The reality is that just as modern workplaces bridge multiple online and offline communications modes, the future for education is neither a fully virtual nor a parallel system, but an integrated one. The overwhelming majority of students will continue to attend physical schools. However, increasing numbers of students will also take courses or parts of courses online, moving back and forth seamlessly between the traditional and virtual—just as they do in every other aspect of their lives. I don’t think we disagree on this.

    Thus, online learning does not have to be an alternative to public education, but a way in which public education begins to connect all the assets—families, communities, youth development organizations, etc.—into learning opportunities that transcend physical boundaries. This could offer amazing opportunities for youth, but may also be very disruptive to traditional institutions and in-school/out-of-school boundaries. We’ll need all sectors—public, private, and nonprofit—to make this work. But, since many of these changes are going to happen regardless, it’s especially important that progressives — and the public sector — not retreat into a defensive posture. Public institutions and most importantly, teachers, should embrace new organizational forms and options, focusing on opportunity and equity rather than a specific mode of education.

    Comment by Bill Tucker — December 1, 2011 @ 11:28 am | Reply

    • Bill, sorry your two attempts at responding initially ended up in my spam filter (not a commentary on the content of your remarks I’m sure).

      If you look at what I wrote about your response to The Nation‘s article, I don’t characterize your response specifically as neo-liberal. I have simply used it as an example of tactics that both neo-liberals and neo-conservatives use. Although your faith in the free market to solve all of the problems ailing the education system (consistent with the view of your non-partisan thinktank) would generally fall into that category. Based on reading everything you have written about K-12 online learning, I personally feel comfortable in placing you in that neo-liberal camp – even if you don’t meet every characteristic 100%. In much the same way I have difficulty in placing myself between classical liberalism and socialism, as some of the descriptors of each describe me fairly well.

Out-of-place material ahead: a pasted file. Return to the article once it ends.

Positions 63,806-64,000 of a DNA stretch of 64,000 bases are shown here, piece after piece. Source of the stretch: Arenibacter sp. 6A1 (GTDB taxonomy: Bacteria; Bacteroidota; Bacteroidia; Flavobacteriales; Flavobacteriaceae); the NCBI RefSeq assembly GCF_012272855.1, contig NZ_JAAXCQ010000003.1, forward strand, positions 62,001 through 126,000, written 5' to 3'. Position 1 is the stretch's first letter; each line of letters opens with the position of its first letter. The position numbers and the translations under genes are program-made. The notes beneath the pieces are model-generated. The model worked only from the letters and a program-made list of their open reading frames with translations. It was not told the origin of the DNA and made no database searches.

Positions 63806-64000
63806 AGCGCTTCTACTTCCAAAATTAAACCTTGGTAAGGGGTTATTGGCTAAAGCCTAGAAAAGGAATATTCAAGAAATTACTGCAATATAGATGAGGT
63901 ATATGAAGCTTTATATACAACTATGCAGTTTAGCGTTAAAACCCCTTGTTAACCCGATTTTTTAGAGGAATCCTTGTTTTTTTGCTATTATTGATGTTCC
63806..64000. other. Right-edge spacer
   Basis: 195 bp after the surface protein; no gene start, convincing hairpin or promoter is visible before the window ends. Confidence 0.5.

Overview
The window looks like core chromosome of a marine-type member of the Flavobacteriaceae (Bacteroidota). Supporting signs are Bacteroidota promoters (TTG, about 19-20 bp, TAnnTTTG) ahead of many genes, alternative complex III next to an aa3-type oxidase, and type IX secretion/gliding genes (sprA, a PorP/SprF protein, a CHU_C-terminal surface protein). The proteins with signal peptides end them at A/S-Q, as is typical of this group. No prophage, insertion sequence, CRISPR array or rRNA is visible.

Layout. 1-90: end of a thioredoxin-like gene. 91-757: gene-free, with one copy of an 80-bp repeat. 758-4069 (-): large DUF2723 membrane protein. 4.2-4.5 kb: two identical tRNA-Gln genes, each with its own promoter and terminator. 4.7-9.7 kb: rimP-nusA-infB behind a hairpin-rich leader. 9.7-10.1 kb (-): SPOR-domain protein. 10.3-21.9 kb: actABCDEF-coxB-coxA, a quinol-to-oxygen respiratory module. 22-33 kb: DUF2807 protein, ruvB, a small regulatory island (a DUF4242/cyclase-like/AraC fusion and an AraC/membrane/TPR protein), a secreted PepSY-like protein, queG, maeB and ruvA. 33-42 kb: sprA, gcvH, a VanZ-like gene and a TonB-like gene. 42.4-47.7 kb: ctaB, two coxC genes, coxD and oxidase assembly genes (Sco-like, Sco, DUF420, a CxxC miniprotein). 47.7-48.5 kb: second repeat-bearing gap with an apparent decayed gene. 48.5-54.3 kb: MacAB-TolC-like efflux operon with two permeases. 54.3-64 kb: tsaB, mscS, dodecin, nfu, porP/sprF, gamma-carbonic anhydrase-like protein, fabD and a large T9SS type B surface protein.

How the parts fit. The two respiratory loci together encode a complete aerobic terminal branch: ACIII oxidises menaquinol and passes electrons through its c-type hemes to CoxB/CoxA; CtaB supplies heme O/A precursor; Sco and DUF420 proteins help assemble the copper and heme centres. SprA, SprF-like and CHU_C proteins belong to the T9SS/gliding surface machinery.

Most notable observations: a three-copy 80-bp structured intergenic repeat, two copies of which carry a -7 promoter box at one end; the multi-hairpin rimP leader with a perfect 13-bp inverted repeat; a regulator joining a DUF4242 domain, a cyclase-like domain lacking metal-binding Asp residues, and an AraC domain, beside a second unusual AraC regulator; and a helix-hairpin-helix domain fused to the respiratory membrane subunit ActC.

I don’t think I’ve characterized your response to The Nation‘s article incorrectly. In every reference that the authors of that article make in reference to the FLVS, they do so in relation to its activities on the for-profit front (namely its K-5 partnership with Connections). The first reference – “SB 2262, a bill to allow the creation of private virtual charters, vastly expanding the Florida Virtual School program, languished and died in committee.” Now if the authors mistakenly believe that all FLVS is a private virtual charter school, I’d agree with you. But just a bit later they specifically reference the K-5 program, “His education law expanded the Florida Virtual School to grades K-5, authorized the spending of public funds on new for-profit virtual schools and created a requirement that all high school students take at least one online course before graduation.” The next reference to FLVS is simply a statement of fact based on the Florida Tax Watch report, “In some cases, as in Florida, where educating students at the Florida Virtual School costs nearly $2,500 less than at traditional schools, such reform has been sold as a budget fix.” The fourth and final reference states “It also contracts with Florida Virtual School to provide cloud computer solutions,” the it in this instance is Microsoft – where the authors are arguing that Microsoft is using the FLVS. Looking at these four references, you’d have to ignore the fact that the thrust of the article is about for-profit entities involvement in K-12 online learning to come to the logical conclusion that these authors think FLVS is a private sector company. In fact, this is what I suggested you did with your response. Ignore the main message to argue one of the specifics – and a questionable one at that – in an attempt to discredit the remaining four screens of information.